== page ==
U.S. Core Inflation Jumps 2.4% From A Year Ago Even As Consumer Prices Rise Slightly in August

U.S. consumer prices increased only slightly in August yet a measure of underlying inflation accelerated to a more than one-year high, a government report showed Thursday, Sept. 12.

 

And for a fourth straight month, energy was cheaper and food prices climbed when compared against their levels from a year ago.

U.S. consumer prices climbed 0.1% in August after moving 0.3% higher in July, the Labor Department said in its monthly report on the Consumer Price Index (CPI). The CPI is a broad measure of what American consumers pay for everything from ground coffee to cars.

In key pricing categories:

  • Prices at the pump fell 3.5% after rising 2.5% in July. Gasoline prices sank 7.1% over the past year. The broader index for energy, which combines items like gasoline, electricity and fuel oil, fell 1.9% in August after rising 1.3% previously. Energy prices logged in 4.4% lower year-over-year.

  • Overall prices for food calculated flat for a third month in a row. Still, food prices rose 1.7% over the year.

Excluding the more volatile food and energy components, so-called core consumer prices advanced 0.3% in August, matching their increases in July and June. June’s advance registered as the largest since January 2018.

Shelter or housing costs rose 0.2% after two monthly increases at 0.3%, while their year-over-year pace slowed to 3.4% from 3.5%. Components of shelter include pricing items like rent for apartments, rental equivalence, lodging away from home such as hotels and motels, and housing at schools. The index accounts for about one-third of the entire CPI.

Used car and truck prices advanced 1.1% from July’s 0.9% gain and clothing prices rose 0.2% from 0.4%. New vehicle prices, meanwhile, fell 0.1% after declining 0.2% in July.

In the headline annual figure, U.S. inflation over the past 12 months rose 1.7% from 1.8%. The 12-month inflation rate has stayed within the range of 1.5% to 2% since the period ending December 2018, the Labor Department noted. For the year so far, April’s level at 2% was the highest. February’s mark of 1.5% was the lowest year to date as well as the weakest since September 2016.

In the 12 months ending August, core inflation rose 2.4%, the largest core rate since July 2018, after rising 2.2% previously. This "all items less food and energy" index is one of the benchmark inflation rates monitored by the Federal Open Market Committee (FOMC) as it helps the central bank decide where to set its key interest rate.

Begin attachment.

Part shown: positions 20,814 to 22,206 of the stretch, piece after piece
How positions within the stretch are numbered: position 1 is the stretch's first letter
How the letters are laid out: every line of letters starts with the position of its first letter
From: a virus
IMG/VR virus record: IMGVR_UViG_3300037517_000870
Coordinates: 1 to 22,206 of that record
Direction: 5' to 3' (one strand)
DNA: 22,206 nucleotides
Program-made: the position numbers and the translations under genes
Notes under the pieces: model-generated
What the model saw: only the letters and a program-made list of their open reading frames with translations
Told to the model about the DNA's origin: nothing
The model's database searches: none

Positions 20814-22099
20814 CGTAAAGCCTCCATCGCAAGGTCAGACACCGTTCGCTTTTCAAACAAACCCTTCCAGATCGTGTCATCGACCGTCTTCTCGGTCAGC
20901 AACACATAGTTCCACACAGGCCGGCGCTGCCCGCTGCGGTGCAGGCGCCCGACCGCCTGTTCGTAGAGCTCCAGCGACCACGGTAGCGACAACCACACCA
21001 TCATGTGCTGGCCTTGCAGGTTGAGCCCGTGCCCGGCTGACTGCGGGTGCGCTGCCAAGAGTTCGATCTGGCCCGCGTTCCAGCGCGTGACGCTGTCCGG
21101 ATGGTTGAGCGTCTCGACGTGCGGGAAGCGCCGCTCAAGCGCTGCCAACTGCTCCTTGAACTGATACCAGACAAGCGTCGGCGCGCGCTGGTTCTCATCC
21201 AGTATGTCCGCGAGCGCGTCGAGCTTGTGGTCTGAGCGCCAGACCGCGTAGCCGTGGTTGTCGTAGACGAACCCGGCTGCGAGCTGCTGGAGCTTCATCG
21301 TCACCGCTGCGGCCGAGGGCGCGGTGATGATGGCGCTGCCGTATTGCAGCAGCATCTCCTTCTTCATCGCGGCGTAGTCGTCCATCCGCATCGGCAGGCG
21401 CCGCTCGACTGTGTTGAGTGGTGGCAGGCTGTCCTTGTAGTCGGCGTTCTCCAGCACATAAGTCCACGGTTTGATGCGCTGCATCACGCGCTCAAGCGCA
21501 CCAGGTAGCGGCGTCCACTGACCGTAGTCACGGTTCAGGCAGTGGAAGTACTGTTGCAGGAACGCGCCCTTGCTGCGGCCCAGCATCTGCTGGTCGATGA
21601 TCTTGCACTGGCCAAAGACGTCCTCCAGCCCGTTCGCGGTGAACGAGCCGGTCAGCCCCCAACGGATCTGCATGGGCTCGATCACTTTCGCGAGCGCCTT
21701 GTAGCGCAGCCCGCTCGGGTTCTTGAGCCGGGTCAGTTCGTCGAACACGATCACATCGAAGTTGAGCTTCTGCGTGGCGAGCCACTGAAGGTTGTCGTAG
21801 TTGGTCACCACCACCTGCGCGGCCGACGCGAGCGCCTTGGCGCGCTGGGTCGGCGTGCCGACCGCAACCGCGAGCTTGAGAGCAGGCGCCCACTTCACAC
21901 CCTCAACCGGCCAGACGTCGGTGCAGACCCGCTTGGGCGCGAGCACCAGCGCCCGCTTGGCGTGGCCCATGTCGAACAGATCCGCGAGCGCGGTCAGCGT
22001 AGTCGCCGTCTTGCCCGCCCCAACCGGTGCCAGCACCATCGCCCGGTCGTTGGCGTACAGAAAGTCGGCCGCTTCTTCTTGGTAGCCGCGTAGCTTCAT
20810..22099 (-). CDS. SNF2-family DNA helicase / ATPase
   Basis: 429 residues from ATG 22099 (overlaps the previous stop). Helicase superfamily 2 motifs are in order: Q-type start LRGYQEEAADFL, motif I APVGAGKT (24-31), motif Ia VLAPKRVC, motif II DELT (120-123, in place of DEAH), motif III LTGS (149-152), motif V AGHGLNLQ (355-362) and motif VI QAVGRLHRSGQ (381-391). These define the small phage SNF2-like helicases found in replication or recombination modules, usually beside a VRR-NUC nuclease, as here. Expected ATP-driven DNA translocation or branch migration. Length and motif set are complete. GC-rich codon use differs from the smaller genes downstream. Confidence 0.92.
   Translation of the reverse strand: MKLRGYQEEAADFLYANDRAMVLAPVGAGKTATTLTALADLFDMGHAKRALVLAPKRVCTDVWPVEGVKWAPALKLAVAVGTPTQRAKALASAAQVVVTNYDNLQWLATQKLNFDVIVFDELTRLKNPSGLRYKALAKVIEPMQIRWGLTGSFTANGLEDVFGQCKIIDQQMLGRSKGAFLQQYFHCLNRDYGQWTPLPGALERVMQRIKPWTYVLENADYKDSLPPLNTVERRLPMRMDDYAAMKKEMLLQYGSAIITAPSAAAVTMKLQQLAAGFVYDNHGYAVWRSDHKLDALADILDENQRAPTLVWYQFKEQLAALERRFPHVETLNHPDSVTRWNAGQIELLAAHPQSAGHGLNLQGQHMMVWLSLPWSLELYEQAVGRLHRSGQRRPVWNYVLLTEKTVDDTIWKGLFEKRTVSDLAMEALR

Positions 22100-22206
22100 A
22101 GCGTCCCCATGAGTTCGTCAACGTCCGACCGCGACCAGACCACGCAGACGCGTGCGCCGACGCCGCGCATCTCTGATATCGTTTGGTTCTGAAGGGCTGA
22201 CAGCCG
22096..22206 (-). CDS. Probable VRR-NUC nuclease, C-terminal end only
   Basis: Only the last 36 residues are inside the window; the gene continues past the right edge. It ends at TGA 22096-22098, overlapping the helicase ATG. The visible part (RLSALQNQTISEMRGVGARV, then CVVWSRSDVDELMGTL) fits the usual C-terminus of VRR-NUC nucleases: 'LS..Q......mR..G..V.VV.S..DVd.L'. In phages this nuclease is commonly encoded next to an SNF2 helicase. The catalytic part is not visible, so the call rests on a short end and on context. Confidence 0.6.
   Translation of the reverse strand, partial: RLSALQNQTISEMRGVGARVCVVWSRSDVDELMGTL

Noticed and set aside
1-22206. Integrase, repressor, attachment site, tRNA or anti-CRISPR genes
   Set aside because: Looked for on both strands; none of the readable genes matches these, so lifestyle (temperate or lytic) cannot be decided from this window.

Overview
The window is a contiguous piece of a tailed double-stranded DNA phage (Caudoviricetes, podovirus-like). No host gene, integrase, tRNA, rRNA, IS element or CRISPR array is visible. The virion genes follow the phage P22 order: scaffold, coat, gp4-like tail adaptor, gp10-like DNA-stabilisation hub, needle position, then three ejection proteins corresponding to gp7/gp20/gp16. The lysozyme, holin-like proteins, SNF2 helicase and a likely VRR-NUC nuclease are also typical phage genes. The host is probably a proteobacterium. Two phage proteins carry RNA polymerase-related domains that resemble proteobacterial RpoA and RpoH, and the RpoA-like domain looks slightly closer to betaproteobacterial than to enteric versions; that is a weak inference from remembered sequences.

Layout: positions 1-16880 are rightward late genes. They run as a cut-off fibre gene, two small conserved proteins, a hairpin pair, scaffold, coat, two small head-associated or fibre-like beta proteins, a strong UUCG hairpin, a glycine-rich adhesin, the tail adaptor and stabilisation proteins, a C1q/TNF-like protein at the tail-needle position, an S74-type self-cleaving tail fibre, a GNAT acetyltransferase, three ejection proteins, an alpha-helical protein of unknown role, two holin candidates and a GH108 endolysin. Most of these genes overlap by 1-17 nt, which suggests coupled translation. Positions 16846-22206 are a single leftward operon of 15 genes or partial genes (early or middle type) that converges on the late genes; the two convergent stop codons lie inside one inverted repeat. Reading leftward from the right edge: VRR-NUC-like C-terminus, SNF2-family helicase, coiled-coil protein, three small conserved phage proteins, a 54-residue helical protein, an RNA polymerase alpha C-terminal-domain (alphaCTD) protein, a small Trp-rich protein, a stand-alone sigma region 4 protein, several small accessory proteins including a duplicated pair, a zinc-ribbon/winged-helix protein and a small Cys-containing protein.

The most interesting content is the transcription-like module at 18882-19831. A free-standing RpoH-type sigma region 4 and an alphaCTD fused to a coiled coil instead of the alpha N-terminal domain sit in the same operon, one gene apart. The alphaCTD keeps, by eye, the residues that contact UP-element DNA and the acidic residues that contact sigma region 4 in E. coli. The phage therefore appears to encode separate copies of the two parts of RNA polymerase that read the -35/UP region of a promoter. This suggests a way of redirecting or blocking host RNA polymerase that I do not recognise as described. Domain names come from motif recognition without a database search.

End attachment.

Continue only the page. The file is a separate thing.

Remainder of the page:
"The Fed will still cut rates next week to provide added insurance in the event that the trade war escalates, but it might think twice about moving again in October if core inflation shows any further spark," Reuters quoted Sal Guatieri, a senior economist at BMO Capital Markets in Toronto.

The following table of key inflation figures is for the last seven months through August, as published by the U.S. Labor Department’s Bureau of Labor Statistics (www.bls.gov/cpi) on Sept. 12, 2019. To index the data each month, the BLS monitors the prices of about 80,000 consumer goods and services from around the nation. All monthly and annual pricing changes are in percentages.

February to August 2019 Consumer Prices – Gains & Losses in Percent

  Feb 2019 Mar 2019 Apr 2019 May 2019 June 2019 July 2019 Aug 2019 12 Month
All items 0.2 0.4 0.3 0.1 0.1 0.3 0.1 1.7
  Food 0.4 0.3 -0.1 0.3 .0 .0 .0 1.7
    Food at home 0.4 0.4 -0.5 0.3 -0.2 -0.1 -0.2 0.5
    Food away from home 0.4 0.2 0.3 0.2 0.3 0.2 0.2 3.2
  Energy 0.4 3.5 2.9 -0.6 -2.3 1.3 -1.9 -4.4
    Energy commodities 1.5 6.2 5.4 -0.4 -3.5 2.4 -3.3 -7.1
      Gasoline (all types) 1.5 6.5 5.7 -0.5 -3.6 2.5 -3.5 -7.1
      Fuel oil 2.6 2.1 1.3 -0.3 -2.3 0.6 -0.9 -8.4
    Energy services -0.8 0.3 -0.1 -0.8 -0.7 .0 -0.2 -0.8
      Electricity -0.3 0.4 .0 -0.8 -0.8 0.6 -0.3 -0.1
      Utility (piped) gas service -2.4 -0.1 -0.8 -1.0 -0.3 -1.8 0.1 -3.5
  All items less food, energy 0.1 0.1 0.1 0.1 0.3 0.3 0.3 2.4
    Commodities less food, energy -0.2 -0.2 -0.3 -0.1 0.4 0.2 0.2 0.8
      New vehicles -0.2 0.4 0.1 0.1 0.1 -0.2 -0.1 0.2
      Used cars and trucks -0.7 -0.4 -1.3 -1.4 1.6 0.9 1.1 2.1
      Apparel 0.3 -1.9 -0.8 .0 1.1 0.4 0.2 1.0
      Medical care -1.0 0.4 0.9 -0.4 -0.2 0.2 0.3 0.1
    Services less energy 0.2 0.3 0.3 0.2 0.3 0.3 0.3 2.9
      Shelter 0.3 0.4 0.4 0.2 0.3 0.3 0.2 3.4
      Transportation -0.1 .0 0.1 0.1 .0 0.3 0.4 0.9
      Medical care .0 0.3 0.2 0.5 0.4 0.5 0.9 4.3

 

The BLS tends to release inflation data around the middle of a month based on consumer prices surveyed in the previous month. The Consumer Price Index (CPI) for September and the latest annual period become public on October 10, 2019.

CPI data is used in calculating inflation rates and in this site’s U.S. inflation calculator. The US Inflation Calculator shows cumulative inflation and the change in buying power of the U.S. dollar over time.

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